Nice looking skyline, is it not? The city is Albany, New York, which may or may not be a nice place to live or even a nice place to visit; I've never been there and yet . . . here I am squawking about it.
It's actually one of the oldest continuously inhabited cities in the Western Hemisphere, founded in the early seventeenth century as Beverwijk, a Dutch village outside the gates of Fort Orange. Beverwijk was renamed Albany when the English took over in the mid-century, and in 1686, the city was officially incorporated under a charter that is said to be one of America's oldest governing documents still in effect.
Albany was also the eastern terminus of the Erie Canal and for many years produced beer that was shipped westward on the canal to all the thirsty pioneers out in the hinterlands.
The painting below shows Albany's North Pearl Street in approximately 1800.
Yesterday, we caught the view from New York City's High Line rails-to-trails boardwalk, a park that winds along the western edge of lower Manhattan, thirty feet up in the sky.
Today's glimpse of a tracks-to-boardwalk project is in Philadelphia, alongside the Schuylkill River, where barge-mounted heavy equipment is currently driving pilings into the riverbed for a boardwalk that will soar out over the water to extend an existing twenty-plus-mile asphalt biking and walking path.
The asphalt path follows an abandoned railroad bed downriver from Valley Forge past Fairmount Park and the Philadelphia Art Museum and on into Center City. But at Locust Street, the trail ends abruptly, crowded off the riverbank by half a dozen railroad lines that are definitely not-yet-abandoned.
The plan is to extend the path southward by snaking it out over the river as a boardwalk with observation platforms and maybe some fishing decks. (Although the Schuylkill is a bit shy of what you'd call a pristine river, there are definitely fish swimming in it, and they are catchable, if not eatable.)
After about half a mile over water, the new boardwalk will pass under the South Street Bridge and then curve back onto dry land for the remainder of its route. It will terminate in southwest Philly at Bartram's Gardens, an eighteenth-century homestead where America's earliest botanists planted the New World's first collection of botanical curiosities.
Planned completion date for the boardwalk is . . . early 2013, or so it is written. Whenever.
From the rooftops, here on Kater Street, you can see most of Philadelphia's gap-toothed skyline, such as it is. This is a city that had no tall skyscrapers at all until the late 1980s and does not yet have a critical mass of them, skyline-wise.
From a few fortunate vantage points around town, the buildings of Center City appear to clump together more or less like a proper downtown. But from most places, including the roofs of Kater Street's two-story row houses, the skyline looks raggedy and disorganized.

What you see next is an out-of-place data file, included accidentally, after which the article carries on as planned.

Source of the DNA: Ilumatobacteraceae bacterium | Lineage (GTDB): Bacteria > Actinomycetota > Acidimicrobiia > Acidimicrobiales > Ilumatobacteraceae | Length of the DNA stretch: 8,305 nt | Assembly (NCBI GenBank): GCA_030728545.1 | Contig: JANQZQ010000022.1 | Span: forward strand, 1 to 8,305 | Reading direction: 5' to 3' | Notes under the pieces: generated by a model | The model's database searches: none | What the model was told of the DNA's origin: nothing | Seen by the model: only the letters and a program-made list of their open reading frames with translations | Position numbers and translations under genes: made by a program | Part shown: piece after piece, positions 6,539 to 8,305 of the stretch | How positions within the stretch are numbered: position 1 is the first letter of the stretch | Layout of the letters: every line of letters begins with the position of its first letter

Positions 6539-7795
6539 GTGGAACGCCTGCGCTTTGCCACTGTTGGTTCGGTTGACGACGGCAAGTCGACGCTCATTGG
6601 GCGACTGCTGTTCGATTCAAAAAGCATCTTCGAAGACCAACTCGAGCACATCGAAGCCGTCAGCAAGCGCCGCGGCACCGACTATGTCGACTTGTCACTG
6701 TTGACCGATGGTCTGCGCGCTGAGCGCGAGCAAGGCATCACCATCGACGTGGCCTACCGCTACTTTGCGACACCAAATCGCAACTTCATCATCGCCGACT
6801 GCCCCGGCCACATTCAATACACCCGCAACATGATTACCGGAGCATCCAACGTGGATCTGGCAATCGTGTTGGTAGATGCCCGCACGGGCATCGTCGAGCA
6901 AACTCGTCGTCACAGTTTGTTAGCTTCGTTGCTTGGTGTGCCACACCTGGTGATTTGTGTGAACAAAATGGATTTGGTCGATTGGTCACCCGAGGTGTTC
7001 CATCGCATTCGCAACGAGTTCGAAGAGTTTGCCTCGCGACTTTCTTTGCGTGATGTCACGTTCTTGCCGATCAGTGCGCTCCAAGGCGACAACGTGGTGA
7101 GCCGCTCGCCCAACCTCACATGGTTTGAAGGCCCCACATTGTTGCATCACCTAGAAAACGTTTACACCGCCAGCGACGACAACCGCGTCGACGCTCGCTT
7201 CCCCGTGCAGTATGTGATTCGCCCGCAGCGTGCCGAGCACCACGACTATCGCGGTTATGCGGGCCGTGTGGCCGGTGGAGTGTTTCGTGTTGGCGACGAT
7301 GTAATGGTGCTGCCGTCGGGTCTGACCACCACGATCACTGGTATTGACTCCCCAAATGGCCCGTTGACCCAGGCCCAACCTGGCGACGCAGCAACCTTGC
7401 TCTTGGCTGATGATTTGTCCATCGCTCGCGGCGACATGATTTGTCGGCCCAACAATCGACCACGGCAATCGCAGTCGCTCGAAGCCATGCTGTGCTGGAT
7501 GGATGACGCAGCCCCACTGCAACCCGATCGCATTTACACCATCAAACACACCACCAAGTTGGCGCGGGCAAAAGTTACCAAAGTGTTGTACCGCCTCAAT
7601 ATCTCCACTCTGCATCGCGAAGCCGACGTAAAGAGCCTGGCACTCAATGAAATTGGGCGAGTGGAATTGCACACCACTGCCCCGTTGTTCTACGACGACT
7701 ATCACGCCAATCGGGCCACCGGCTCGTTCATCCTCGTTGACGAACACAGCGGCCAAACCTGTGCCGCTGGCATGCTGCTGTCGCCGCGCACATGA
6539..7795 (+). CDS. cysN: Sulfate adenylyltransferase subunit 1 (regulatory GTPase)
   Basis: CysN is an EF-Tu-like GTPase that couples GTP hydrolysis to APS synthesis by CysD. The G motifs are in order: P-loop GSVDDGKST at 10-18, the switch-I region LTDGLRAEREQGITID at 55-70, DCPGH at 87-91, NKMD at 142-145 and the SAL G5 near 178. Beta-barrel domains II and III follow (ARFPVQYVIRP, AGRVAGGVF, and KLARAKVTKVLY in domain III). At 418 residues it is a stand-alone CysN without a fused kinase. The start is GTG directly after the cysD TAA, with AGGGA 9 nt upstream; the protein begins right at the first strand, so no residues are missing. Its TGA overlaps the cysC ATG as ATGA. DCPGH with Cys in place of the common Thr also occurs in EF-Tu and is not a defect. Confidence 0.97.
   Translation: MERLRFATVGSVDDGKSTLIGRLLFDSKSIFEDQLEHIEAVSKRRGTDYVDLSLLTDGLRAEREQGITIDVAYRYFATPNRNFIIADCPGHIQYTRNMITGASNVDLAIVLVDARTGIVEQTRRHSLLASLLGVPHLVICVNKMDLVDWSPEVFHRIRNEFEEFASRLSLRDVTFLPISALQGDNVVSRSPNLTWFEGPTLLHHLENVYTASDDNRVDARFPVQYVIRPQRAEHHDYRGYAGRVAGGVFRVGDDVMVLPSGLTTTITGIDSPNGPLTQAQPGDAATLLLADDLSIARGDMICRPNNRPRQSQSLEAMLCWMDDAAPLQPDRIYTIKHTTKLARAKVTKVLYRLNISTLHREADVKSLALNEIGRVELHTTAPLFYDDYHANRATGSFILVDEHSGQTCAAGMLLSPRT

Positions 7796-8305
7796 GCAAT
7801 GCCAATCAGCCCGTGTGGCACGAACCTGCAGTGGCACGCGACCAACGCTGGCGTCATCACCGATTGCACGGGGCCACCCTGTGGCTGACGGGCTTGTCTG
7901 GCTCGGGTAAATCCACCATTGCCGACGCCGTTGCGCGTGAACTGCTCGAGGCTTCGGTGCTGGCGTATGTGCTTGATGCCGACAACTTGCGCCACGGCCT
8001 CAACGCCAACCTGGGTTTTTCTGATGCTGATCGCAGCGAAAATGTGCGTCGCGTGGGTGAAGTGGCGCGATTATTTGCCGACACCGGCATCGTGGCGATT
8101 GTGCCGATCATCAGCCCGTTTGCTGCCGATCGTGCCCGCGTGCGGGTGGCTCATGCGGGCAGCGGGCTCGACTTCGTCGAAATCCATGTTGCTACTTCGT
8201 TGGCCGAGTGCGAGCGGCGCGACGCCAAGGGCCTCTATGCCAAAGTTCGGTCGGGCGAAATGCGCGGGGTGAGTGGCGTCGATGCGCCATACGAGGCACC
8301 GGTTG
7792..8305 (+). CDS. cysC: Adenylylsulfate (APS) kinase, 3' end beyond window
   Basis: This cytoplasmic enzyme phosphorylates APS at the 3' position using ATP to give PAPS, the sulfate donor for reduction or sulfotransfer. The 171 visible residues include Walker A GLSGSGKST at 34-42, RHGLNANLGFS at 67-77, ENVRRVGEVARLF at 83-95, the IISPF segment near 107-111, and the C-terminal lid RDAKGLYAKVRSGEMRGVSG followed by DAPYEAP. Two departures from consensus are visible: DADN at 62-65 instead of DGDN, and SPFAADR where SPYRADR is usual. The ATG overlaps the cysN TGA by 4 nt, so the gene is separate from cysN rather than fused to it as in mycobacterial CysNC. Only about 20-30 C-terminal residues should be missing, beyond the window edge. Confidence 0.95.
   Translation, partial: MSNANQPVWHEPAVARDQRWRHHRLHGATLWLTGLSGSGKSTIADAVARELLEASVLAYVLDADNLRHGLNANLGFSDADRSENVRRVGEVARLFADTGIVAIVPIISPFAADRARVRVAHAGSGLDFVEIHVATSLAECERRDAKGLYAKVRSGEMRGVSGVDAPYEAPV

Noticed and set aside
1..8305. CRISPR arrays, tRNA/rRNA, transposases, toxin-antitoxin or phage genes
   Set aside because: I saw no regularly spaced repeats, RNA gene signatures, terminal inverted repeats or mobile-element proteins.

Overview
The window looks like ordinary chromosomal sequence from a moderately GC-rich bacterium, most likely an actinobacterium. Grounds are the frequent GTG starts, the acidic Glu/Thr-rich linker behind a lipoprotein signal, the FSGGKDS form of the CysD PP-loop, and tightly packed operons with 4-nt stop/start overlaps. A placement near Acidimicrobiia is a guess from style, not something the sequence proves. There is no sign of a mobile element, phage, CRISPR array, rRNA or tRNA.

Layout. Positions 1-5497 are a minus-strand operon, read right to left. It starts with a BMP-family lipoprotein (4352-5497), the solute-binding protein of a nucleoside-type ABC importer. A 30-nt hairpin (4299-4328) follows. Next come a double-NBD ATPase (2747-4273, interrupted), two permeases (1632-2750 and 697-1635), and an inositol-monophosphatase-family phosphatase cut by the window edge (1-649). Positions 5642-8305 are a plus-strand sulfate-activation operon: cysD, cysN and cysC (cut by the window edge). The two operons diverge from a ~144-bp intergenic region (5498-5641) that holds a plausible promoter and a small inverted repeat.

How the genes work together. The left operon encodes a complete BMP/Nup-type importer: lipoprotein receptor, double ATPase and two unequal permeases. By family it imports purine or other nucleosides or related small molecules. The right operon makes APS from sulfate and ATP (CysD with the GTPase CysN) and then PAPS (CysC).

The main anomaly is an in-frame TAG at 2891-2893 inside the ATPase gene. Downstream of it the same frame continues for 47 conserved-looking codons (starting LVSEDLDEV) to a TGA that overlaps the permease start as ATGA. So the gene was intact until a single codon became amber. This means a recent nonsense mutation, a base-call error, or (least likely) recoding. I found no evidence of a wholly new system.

Actually, from the roof of our own house up toward the end of the block, you can't see the skyline at all on account of the trees–or at least that was the case last week, when we climbed up there and shot this picture. Since then, the leaves have yellowed and dropped quite suddenly, and we would imagine the view is now only partially blocked, by a lacework of tree branches.
Between the northbound and southbound lanes, there is pavement marked with diagonal yellow stripes, the kind of striping that, in all other parts of the world, says to drivers: "Keep your car out of this area." But on Broad Street, at least on the part of Broad Street that runs through South Philly, the empty space between lanes calls out, "Hey, right over here–park your car! Right here in the middle of the street."
Facing north, facing south, doesn't matter. Free parking is free parking.
The blimp sails past the Comcast Center, tallest building in Philadelphia.
The 199-year-old dome of the Arch Street Presbyterian Church is reflected at the base of the four-year-old Comcast Center office tower, tallest building in Philadelphia and fifteenth-tallest in the United States.
The black cube-like structure at the top of the blue-glass tower is said to be a water tank containing 300,000 gallons of water. The weight of the water–thirteen hundred tons–helps keep the building from swaying in high winds. The Comcast Center's Tuned Liquid Column Damper is touted as the largest watery building-stabilization system in the world.
The 58-story tower is 974 feet high. The cable company uses about 90 percent of the building's one million square feet of office space and leases out the rest.
Comcast touts numerous energy-saving features of the tower, notably including waterless urinals, which were opposed by the plumbers' union. The dispute was resolved by an agreement that included installation of plumbing to all the waterless urinals in case they didn't work out and had to be replaced by conventional urinals.
Visitors enjoy their reflections in the bean, in downtown Chicago's Millennium Park, near the waterfront. The couple pictured here can also be seen at lower right in the picture below, when they were first approaching the shiny thing and had not yet found themselves in it. But they're already there, if you look closely, along with the skyscrapers in the background and an ice skating rink in the middle distance.
In recent years, gentrification in many Philadelphia neighborhoods has been characterized by construction of new rooftop decks on top of old rowhouses. This view is from a rooftop elevated above the elevated train in the Kensington neighborhood; the rooftop has not yet been completely deckified, but the view is as good as it's going to get.